"It ups the ante for downtown," said Molly Alexander, associate director of Downtown Austin Alliance. "Arthouse is a small organization that takes a lot of risks. And now it's set the stage for other cultural institutions to re-think how they do business. I think (this building) changes the cultural landscape for Austin and shows that greatness can come in small packages."

Though once confined to a carriage house on the grounds of Laguna Gloria, Arthouse bought the Congress Avenue building in 1995, before the last real estate boom, paying $375,000 for the then-empty property and undertaking a modest renovation that made the first floor usable. By 2002, Arthouse supporters — a group of largely low-profile individuals — anted up to pay off the mortgage.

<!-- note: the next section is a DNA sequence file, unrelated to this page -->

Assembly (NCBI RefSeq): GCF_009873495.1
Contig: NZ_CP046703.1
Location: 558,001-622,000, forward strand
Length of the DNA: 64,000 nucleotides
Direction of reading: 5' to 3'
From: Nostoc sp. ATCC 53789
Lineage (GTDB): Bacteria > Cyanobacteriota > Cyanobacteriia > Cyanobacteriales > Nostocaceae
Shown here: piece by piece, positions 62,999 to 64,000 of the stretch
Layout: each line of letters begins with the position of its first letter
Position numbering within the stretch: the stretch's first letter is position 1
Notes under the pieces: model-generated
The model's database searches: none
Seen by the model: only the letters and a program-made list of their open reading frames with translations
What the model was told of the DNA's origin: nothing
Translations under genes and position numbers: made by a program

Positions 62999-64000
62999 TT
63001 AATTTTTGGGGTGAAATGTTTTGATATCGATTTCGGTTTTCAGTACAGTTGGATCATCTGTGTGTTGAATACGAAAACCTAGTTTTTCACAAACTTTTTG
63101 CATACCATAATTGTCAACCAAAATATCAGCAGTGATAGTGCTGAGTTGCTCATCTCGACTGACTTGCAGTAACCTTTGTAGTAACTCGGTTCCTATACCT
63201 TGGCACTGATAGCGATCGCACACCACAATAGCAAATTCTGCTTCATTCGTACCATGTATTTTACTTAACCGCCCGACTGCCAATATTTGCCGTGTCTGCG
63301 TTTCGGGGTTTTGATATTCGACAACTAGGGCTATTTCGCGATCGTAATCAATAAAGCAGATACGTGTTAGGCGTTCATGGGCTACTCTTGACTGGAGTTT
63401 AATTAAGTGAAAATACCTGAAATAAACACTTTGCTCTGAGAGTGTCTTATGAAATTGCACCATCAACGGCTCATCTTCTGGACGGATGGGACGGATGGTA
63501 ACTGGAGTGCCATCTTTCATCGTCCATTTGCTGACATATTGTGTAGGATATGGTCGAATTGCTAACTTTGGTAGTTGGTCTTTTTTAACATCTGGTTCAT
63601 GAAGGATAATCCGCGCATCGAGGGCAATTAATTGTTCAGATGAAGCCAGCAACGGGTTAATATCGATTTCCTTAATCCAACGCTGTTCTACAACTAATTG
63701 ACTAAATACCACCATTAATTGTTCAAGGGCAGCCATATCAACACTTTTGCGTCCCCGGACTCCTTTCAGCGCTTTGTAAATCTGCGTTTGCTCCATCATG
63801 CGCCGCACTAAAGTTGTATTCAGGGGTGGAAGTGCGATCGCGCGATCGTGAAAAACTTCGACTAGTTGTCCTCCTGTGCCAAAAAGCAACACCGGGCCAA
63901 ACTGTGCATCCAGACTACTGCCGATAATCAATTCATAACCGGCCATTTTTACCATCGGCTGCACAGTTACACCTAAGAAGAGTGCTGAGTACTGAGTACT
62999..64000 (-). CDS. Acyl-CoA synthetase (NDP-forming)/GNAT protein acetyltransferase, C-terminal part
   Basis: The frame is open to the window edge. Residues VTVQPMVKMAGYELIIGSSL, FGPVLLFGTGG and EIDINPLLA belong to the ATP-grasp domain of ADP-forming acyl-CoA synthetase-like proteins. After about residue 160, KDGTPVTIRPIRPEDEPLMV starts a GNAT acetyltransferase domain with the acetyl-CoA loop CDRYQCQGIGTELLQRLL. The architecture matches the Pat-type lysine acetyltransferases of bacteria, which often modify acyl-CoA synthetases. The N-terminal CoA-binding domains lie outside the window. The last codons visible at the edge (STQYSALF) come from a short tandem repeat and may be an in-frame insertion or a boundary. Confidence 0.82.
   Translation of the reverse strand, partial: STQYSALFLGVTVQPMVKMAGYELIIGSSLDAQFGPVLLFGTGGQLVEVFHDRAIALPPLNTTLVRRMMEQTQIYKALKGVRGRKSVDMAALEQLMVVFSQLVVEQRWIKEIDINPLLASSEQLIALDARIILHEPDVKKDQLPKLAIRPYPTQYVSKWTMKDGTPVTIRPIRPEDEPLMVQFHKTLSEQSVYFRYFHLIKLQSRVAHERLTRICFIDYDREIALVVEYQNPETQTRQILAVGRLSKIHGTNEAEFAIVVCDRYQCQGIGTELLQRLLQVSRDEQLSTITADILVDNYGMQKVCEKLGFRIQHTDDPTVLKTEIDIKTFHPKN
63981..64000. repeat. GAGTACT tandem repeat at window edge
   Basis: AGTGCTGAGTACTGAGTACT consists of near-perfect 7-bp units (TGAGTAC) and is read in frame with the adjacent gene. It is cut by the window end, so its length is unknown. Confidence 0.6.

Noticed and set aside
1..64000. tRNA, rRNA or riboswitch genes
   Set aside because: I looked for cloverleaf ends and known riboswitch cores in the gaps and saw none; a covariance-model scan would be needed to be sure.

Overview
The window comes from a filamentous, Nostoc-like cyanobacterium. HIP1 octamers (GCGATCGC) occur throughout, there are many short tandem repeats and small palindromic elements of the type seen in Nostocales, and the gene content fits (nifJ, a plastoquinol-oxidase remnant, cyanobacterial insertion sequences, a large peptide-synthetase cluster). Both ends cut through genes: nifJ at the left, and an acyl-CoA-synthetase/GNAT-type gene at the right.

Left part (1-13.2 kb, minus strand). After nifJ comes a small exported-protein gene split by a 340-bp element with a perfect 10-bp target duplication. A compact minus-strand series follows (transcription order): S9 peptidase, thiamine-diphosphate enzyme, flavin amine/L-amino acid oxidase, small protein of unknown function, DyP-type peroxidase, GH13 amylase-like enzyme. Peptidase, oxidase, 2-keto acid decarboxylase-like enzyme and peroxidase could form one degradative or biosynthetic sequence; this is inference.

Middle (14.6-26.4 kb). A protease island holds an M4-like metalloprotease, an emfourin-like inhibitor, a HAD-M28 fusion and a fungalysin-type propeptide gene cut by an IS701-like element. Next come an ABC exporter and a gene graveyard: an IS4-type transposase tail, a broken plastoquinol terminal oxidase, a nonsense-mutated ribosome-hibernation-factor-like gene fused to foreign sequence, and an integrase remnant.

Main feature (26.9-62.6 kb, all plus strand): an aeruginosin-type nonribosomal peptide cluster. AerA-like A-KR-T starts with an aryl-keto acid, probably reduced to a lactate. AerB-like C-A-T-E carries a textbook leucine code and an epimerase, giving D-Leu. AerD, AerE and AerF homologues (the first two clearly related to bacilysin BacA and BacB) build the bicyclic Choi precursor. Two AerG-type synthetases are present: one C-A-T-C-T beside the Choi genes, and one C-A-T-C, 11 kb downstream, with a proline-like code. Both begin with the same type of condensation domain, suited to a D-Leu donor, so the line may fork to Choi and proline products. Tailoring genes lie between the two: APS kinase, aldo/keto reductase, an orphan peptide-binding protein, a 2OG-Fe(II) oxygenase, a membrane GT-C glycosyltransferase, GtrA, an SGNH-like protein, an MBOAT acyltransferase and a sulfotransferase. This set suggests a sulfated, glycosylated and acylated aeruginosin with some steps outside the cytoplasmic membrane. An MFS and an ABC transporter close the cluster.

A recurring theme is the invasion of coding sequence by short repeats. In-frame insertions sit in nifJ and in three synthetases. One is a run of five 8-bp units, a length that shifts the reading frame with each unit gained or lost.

With the reopening, Arthouse will have 12 full-time employees, up from six, and an annual budget of $1.3 million, up from $600,000, with funding mostly from private individuals. But it's still a comparatively lean operation and has no permanent collection to maintain like a traditional museum would. The Austin Museum of Art has a budget of $3.1 million, and UT's Blanton Museum of Art has a $5.8 million budget.

Ditto with the capital campaign — it's also small and select. Of the $5.4 million raised to date, 93 percent came from individuals, with foundations accounting for the remainder. Though some donors are locally recognized arts philanthropists — Jeanne and Michael Klein, Julie Thornton, John Thornton, Melba and Ted Whatley, and Alexa and Blaine Wesner — many are not.